The US Food and Drug Administration (FDA) stated in an Apr. 1, 2004 testimony before the U.S. House of Representatives Subcommittee on Criminal Justice, Drug Policy, and Human Resources Committee on Government Reform by Robert J. Meyer, MD, Director of the FDA's Office of Drug Evaluation II:

“FDA has not approved marijuana for medical use in the United States. Despite its status as an unapproved new drug, there has been considerable interest in its use for the treatment of a number of conditions, including glaucoma, AIDS wasting, neuropathic pain, treatment of spasticity associated with multiple sclerosis, and chemotherapy-induced nausea…

Having access to a drug or medical treatment, without knowing how to use it or even if it is effective, does not benefit anyone. Simply having access, without having safety, efficacy, and adequate use information does not help patients. FDA has and will continue to use its IND and other expanded access programs to provide patients freedom to choose investigational medical treatments while reasonably ensuring safety, informed choice, and systematic data collection that allows us to review drug applications.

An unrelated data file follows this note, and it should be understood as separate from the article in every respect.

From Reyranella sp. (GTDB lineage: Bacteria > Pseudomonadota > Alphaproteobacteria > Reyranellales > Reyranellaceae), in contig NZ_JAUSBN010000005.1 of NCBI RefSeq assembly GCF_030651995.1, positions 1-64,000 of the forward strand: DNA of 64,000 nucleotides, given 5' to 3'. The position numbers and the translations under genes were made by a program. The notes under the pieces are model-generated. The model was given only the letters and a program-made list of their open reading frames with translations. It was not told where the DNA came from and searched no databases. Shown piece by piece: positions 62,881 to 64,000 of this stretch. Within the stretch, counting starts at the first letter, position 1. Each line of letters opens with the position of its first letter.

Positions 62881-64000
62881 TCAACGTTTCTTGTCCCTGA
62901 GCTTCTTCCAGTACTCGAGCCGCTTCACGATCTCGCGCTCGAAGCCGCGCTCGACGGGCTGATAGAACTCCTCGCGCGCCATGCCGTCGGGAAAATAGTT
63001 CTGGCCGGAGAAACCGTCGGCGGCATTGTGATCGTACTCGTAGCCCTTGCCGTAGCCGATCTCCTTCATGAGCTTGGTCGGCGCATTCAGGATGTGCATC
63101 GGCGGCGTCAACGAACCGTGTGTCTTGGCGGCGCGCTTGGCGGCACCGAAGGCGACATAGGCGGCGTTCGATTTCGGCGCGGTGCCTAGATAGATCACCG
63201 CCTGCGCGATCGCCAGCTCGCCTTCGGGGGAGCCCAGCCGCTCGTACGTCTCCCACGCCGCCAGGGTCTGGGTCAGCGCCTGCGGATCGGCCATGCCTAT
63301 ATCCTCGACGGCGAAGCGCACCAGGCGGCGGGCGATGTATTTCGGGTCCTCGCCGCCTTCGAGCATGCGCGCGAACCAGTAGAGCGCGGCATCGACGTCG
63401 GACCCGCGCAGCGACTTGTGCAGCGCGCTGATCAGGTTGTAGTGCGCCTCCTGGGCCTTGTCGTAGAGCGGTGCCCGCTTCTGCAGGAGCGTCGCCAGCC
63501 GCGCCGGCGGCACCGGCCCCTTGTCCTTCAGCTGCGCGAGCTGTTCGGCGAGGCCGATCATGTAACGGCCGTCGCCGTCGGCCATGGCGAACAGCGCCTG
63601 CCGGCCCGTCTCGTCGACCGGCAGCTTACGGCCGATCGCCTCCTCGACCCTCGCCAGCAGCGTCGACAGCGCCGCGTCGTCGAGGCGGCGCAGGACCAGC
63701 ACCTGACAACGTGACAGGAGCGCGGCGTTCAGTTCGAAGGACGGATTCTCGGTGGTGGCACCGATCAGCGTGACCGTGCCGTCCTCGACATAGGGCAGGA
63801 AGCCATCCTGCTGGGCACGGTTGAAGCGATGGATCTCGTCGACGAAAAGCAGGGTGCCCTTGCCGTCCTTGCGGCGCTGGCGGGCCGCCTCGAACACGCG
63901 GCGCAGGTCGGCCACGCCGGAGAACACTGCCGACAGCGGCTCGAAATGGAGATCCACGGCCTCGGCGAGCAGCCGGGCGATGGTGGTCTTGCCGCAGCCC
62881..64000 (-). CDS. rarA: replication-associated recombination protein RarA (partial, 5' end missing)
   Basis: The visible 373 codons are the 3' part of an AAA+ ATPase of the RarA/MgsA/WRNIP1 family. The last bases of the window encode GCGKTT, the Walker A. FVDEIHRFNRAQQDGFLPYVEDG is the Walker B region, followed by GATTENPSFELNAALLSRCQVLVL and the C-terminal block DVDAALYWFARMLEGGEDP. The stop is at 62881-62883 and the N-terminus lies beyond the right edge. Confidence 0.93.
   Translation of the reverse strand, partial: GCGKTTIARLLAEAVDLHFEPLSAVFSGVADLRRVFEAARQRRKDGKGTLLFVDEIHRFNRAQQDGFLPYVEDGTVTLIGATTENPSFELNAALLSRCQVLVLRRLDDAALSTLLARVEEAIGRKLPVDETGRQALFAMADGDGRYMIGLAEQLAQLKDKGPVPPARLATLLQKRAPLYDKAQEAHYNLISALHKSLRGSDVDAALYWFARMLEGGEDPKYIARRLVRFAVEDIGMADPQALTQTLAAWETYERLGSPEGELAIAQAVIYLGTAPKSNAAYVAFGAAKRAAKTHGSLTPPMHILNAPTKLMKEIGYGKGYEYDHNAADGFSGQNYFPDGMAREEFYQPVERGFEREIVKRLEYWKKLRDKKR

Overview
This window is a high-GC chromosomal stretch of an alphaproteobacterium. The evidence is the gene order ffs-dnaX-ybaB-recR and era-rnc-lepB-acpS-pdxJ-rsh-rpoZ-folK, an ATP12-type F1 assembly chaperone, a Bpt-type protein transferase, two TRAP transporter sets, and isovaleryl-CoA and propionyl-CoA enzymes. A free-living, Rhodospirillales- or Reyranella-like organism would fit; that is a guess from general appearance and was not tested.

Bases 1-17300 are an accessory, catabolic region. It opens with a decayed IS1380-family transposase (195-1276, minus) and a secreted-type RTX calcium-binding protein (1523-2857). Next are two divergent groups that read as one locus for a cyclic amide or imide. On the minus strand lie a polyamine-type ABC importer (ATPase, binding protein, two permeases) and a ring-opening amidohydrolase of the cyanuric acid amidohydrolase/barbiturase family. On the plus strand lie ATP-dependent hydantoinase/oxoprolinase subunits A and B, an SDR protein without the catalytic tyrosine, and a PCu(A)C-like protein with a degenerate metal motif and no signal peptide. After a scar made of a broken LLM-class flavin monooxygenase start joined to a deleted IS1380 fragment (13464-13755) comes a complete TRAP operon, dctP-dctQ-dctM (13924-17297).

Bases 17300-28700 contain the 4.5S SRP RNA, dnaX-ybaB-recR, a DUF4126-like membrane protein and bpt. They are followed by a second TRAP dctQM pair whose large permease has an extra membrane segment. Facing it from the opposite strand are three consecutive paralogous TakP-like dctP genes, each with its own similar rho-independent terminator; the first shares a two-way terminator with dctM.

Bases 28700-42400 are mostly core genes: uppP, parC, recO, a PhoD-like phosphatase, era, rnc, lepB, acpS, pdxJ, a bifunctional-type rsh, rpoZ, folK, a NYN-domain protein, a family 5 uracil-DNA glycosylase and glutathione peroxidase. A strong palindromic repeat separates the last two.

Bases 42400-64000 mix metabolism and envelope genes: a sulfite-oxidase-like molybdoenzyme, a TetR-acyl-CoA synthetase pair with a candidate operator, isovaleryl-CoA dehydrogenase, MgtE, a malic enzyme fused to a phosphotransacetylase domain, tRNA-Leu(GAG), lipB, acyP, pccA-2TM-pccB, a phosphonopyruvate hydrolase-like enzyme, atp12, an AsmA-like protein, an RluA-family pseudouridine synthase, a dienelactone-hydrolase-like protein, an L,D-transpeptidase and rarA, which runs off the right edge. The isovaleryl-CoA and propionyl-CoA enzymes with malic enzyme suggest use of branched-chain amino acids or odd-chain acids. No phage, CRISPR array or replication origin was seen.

FDA will continue to be receptive to sound, scientifically based research into the medicinal uses of botanical marijuana and other cannabinoids.”

Apr. 1, 2004